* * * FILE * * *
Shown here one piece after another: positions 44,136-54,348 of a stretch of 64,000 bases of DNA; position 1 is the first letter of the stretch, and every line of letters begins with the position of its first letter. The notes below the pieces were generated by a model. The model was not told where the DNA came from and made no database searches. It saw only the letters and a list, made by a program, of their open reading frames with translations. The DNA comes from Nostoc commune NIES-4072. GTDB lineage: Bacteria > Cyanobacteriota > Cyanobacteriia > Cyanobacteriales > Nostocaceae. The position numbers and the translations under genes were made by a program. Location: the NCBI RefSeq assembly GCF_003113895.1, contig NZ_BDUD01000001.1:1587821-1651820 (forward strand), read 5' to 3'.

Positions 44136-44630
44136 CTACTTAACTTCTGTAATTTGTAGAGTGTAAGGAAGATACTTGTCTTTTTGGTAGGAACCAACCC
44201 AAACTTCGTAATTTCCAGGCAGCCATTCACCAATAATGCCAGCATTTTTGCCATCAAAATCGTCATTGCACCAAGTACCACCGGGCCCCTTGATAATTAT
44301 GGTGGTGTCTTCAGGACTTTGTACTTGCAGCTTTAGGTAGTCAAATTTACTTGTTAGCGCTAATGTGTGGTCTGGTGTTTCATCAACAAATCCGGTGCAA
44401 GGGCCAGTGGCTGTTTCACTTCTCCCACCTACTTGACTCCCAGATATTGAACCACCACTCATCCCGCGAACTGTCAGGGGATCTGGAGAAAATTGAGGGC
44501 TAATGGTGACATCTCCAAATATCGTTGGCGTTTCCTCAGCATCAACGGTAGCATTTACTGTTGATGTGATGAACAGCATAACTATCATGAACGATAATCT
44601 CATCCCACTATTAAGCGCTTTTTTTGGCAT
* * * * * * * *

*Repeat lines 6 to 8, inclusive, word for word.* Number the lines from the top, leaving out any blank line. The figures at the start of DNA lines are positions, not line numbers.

44401 GGGCCAGTGGCTGTTTCACTTCTCCCACCTACTTGACTCCCAGATATTGAACCACCACTCATCCCGCGAACTGTCAGGGGATCTGGAGAAAATTGAGGGC
44501 TAATGGTGACATCTCCAAATATCGTTGGCGTTTCCTCAGCATCAACGGTAGCATTTACTGTTGATGTGATGAACAGCATAACTATCATGAACGATAATCT
44601 CATCCCACTATTAAGCGCTTTTTTTGGCAT